To that end, Plaintiffs' expert, Thomas Conlan, states: It cannot be ruled out that an assembly defect was present to the subject Sharp cash register. An assembly defect can result to pinched wires, improper routing of conductors, conductors installed in a fashion that contacted conductive metal that was at ground potential and over a period in time arc tracking resulted. Normal vibration from the use of the Sharp cash register cannot be ruled out that resulted to damaged electrical insulation by the assembly defect. It cannot be ruled out that the thermal printer malfunctioned that resulted to ignition of the plastic housing or ignition to the roll of thermal register paper. The entire Sharp cash register was consumed by the fire with the exception to the metal cash drawer and the heavy metal power transformer. The power transformer clearly dictates that an internal electrical event occurred.
The cause of the internal electrical fault could not be positively identified inside the Sharp cash register because the fire consumed all the internal evidence that started the fire. It must be concluded that the fire was caused by an assembly defect to the Sharp cash register because all of the items in evidence pointed to the Sharp cash register that was unique to the fire damage. (Doc. 49-5 at 14 (no alteration to original).) Thus, in sum and restated in his Supplemental Report, Conlan's conclusion seems to be that because the fire consumed most of the internal evidence within the cash register, it was caused by a defect in the cash register. Though we agree with Judge Smyser that Conlan's conclusion is, at best, an expert opinion stating that it cannot be ruled out that the fire was caused by a defect in the cash register, it nonetheless passes muster under the malfunction theory of liability. As noted, this theory does not require direct evidence of a defect. There is record evidence demonstrating that all points of origin for the fire other than the cash register were eliminated. The Kufta Associates' Fire Investigation Report states: "It was at that time determined that the Sharp cash register was the most probable ignition source and/or cause of the fire, inasmuch as it was located at the point of origin for the fire." (Doc. 49-4 p. 4.) Indeed, Centre County Fire Marshal Walter Wise and his assistant, State College Police Sergeant John Wilson, both concluded that the fire originated at the cash register. Thus, though Conlan does not identify the precise assembly defect that caused the fire, common sense strongly suggests that electrical devices, such as cash registers, should not catch on fire. The circumstantial evidence, namely that the fire was not caused by any other source, is in our view sufficient to put this question before a jury. While this will not be an easy path for Plaintiffs to follow, and we express no opinion on the likelihood of success, we shall not deprive Plaintiffs of the opportunity to do so.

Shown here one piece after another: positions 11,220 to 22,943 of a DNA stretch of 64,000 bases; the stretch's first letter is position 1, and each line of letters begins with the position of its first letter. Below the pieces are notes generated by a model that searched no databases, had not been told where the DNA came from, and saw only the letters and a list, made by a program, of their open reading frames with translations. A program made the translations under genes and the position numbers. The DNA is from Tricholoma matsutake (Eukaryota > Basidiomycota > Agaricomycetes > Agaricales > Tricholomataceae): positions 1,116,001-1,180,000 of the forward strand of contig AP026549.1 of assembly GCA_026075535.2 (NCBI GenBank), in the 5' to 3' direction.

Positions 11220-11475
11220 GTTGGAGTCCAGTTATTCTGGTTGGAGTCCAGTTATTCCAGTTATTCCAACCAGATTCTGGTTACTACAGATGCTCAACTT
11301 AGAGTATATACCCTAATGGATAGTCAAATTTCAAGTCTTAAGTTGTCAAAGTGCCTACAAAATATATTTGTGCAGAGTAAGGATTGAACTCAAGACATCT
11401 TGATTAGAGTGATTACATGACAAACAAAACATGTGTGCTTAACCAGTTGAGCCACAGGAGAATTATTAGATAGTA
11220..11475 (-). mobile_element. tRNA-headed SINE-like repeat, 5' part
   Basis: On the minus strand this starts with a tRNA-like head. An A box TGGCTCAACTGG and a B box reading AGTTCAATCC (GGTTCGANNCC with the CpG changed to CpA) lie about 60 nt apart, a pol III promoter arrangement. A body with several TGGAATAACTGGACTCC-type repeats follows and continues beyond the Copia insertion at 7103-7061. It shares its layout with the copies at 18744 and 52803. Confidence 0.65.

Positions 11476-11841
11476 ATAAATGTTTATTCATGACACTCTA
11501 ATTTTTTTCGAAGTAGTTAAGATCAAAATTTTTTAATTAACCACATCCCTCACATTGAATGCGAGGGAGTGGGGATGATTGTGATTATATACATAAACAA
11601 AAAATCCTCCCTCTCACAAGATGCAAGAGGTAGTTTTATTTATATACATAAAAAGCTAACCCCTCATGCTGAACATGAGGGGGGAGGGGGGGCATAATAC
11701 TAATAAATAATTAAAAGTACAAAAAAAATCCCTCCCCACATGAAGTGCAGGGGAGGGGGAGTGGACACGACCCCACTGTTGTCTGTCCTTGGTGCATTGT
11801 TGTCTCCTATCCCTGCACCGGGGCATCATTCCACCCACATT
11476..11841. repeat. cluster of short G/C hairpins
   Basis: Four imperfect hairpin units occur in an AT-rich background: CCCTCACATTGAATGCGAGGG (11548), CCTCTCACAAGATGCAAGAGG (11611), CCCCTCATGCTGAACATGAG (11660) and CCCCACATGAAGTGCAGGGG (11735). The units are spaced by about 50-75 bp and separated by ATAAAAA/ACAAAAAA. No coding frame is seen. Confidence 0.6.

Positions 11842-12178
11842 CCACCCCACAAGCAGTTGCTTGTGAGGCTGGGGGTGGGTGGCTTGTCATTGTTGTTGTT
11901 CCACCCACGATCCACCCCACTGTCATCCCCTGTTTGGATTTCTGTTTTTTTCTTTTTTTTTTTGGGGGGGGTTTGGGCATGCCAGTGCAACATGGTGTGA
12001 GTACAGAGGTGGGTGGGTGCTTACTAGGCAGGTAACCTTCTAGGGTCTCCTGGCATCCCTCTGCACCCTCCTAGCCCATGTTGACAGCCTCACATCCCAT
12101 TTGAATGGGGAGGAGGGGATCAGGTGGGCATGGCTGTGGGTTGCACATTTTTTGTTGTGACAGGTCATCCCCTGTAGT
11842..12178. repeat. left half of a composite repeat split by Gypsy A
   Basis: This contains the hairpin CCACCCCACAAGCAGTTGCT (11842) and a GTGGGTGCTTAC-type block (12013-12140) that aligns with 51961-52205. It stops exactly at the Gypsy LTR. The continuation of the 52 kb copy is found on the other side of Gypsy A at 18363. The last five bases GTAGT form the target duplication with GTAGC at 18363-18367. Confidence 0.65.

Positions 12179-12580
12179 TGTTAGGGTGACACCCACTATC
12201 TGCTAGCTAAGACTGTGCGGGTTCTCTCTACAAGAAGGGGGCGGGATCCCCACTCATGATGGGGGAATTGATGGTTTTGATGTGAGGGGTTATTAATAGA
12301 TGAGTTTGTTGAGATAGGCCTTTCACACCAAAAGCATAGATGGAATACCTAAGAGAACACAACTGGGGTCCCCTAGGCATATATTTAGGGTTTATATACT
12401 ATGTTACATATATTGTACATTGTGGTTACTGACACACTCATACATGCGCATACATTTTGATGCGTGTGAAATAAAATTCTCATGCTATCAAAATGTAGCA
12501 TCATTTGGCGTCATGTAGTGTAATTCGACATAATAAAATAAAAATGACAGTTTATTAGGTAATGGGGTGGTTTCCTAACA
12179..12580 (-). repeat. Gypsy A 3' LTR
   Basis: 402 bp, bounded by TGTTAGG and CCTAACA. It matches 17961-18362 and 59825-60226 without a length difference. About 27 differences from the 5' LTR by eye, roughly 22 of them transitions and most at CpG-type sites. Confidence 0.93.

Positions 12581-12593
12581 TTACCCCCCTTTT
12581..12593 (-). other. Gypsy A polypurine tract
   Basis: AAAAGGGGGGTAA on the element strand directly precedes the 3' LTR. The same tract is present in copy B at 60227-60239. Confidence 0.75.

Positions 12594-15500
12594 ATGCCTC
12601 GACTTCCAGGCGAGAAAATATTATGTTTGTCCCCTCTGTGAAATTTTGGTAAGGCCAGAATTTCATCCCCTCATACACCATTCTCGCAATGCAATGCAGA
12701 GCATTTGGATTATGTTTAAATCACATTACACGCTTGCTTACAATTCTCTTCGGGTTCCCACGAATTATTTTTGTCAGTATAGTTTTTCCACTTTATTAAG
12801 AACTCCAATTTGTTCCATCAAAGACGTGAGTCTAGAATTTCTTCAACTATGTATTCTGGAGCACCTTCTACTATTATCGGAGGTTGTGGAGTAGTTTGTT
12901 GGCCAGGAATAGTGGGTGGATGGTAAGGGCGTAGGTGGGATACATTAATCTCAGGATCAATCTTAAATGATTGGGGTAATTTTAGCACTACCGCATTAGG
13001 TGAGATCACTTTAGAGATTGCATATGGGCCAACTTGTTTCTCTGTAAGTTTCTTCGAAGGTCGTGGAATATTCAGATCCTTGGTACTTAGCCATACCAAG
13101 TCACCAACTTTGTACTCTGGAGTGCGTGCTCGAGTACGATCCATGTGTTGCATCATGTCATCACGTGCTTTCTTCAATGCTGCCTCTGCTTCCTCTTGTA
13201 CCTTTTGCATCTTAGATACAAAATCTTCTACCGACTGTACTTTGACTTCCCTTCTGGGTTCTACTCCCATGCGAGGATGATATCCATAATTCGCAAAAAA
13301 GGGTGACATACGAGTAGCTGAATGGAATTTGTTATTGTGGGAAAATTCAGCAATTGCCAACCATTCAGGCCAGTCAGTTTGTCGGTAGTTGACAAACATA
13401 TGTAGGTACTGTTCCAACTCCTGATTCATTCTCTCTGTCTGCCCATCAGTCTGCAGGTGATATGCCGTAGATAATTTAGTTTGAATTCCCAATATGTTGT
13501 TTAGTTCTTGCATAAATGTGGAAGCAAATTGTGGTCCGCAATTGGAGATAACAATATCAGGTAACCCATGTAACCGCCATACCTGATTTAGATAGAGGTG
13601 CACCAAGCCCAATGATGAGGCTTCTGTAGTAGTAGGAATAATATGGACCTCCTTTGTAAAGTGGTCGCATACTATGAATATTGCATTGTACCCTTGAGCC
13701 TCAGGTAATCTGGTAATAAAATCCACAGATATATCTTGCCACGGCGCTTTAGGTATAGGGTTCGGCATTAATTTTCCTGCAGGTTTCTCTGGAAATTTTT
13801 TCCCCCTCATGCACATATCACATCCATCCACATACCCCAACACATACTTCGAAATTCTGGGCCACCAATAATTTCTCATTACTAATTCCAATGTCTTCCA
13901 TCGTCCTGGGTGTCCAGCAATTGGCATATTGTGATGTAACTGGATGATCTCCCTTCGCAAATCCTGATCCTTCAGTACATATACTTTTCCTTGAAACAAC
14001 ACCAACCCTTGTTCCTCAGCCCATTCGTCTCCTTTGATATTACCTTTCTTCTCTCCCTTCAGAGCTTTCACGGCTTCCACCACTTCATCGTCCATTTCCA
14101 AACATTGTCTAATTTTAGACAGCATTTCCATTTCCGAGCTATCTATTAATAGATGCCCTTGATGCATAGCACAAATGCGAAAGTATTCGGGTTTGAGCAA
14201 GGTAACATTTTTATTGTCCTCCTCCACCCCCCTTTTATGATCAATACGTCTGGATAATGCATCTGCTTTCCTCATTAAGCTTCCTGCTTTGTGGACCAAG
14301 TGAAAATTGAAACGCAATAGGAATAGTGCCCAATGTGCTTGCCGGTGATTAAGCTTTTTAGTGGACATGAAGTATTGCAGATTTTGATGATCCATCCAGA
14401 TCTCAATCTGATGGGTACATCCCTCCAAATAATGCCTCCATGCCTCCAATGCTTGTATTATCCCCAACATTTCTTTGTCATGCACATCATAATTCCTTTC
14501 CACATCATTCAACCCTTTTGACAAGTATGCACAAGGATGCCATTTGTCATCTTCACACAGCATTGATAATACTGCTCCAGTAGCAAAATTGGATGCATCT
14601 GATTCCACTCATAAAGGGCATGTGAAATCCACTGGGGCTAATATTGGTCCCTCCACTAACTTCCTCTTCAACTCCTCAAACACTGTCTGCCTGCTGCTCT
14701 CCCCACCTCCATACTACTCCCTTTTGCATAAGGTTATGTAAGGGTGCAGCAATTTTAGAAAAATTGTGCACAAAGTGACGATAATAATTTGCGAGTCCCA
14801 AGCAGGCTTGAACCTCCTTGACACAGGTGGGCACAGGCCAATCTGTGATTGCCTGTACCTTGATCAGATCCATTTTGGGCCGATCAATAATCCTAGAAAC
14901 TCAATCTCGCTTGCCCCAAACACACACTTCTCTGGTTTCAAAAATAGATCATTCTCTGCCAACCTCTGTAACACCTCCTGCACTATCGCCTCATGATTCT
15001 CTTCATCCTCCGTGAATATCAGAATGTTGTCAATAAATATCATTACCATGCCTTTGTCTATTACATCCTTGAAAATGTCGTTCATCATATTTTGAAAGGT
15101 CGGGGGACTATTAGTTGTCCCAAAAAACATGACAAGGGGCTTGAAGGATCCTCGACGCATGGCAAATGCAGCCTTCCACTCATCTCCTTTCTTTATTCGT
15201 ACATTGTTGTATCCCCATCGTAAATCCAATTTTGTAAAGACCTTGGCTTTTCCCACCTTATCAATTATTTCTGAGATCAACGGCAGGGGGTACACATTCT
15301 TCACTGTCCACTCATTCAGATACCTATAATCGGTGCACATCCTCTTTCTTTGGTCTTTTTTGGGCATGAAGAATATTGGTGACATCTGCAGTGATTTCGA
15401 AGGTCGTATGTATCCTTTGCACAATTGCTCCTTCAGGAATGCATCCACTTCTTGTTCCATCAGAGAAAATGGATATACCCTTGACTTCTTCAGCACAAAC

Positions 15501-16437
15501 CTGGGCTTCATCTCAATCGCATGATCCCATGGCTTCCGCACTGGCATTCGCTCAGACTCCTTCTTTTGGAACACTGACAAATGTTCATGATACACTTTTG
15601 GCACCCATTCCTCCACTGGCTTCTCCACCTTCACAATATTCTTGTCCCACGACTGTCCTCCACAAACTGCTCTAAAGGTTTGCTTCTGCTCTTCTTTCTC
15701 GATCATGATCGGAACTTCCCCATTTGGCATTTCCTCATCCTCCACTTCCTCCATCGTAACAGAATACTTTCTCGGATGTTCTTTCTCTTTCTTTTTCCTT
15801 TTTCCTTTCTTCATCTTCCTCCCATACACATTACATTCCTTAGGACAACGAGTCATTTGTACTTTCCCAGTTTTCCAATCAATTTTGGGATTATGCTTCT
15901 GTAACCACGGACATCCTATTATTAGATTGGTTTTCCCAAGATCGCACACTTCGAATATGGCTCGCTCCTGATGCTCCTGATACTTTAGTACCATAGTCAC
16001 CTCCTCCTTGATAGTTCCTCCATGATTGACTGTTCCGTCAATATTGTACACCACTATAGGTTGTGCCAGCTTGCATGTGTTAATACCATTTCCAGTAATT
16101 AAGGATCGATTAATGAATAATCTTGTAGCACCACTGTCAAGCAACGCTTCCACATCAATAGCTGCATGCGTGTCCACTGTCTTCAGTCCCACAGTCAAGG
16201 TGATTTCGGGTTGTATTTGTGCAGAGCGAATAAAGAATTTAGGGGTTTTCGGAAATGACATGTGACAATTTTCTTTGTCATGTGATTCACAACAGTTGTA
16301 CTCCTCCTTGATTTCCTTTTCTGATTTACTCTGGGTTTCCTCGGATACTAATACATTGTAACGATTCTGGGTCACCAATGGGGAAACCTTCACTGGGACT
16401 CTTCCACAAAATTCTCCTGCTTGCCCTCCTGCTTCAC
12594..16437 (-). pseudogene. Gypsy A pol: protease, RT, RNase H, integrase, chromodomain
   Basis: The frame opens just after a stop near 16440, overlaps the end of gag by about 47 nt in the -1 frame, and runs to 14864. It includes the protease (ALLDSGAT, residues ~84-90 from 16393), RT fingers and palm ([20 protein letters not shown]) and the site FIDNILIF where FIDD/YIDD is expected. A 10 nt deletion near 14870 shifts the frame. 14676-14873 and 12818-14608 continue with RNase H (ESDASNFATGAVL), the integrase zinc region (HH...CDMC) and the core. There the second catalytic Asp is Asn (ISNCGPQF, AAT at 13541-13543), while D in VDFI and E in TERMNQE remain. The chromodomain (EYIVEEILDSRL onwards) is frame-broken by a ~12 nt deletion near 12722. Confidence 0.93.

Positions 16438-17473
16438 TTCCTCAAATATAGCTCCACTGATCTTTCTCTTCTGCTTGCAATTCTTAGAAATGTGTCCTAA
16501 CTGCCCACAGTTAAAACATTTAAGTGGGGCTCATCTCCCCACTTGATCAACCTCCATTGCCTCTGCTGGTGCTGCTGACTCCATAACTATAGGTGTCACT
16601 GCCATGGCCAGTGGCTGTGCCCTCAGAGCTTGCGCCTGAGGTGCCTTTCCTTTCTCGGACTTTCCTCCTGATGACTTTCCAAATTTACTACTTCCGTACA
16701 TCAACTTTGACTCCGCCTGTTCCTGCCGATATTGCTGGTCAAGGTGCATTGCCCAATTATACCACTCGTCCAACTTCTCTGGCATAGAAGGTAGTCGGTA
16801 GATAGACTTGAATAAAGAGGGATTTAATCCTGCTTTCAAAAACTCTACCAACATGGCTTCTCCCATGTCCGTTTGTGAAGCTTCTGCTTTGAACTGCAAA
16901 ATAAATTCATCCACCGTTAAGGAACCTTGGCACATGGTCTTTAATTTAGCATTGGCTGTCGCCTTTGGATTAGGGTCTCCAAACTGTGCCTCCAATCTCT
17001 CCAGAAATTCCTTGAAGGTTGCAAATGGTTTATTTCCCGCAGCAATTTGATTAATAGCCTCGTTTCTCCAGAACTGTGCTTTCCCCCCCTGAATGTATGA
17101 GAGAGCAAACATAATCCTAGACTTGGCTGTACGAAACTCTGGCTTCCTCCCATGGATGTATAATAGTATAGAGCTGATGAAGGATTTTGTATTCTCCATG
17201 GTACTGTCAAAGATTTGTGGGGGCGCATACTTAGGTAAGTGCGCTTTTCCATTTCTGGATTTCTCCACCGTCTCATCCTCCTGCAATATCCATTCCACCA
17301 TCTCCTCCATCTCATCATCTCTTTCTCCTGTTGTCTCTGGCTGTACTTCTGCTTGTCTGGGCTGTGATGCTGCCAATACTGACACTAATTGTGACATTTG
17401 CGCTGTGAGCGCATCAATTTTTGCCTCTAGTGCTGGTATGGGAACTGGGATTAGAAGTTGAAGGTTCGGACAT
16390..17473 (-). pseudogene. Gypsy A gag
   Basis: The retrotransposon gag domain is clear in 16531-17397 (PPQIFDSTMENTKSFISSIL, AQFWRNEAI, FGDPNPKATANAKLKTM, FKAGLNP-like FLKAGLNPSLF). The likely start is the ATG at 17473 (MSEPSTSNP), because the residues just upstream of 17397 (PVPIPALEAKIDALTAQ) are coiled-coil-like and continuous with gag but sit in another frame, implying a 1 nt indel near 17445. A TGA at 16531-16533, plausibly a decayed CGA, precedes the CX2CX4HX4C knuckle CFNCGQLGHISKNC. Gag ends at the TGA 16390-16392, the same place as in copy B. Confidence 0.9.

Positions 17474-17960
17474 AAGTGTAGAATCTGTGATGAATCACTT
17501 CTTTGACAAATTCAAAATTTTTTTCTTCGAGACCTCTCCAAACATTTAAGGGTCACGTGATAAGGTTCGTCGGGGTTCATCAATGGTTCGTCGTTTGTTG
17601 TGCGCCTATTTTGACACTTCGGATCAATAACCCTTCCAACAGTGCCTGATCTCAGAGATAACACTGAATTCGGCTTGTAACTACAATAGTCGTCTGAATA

For the reasons articulated above, we shall grant Plaintiffs' Objections to the R&R, reject the R&R, and deny Defendants' Motion for Summary Judgment. There is sufficient circumstantial evidence on the record to assert a malfunction theory of liability, and thus create genuine disputes as to whether the cash register caused the fire and whether it was because of an assembly defect. Because Plaintiffs' claims for strict liability, breach of warranty, and negligence all rely on the theory that the cash register was faultily assembled, they too shall be presented to the jury.
NOW, THEREFORE, IT IS HEREBY ORDERED:
1. The Report and Recommendation of Magistrate Judge Smyser (Doc. 53) is ADOPTED in part and REJECTED in part as articulated above;
2. Defendants' Motion for Summary Judgment (Doc. 41) is DENIED.
John E. Jones III United States District Judge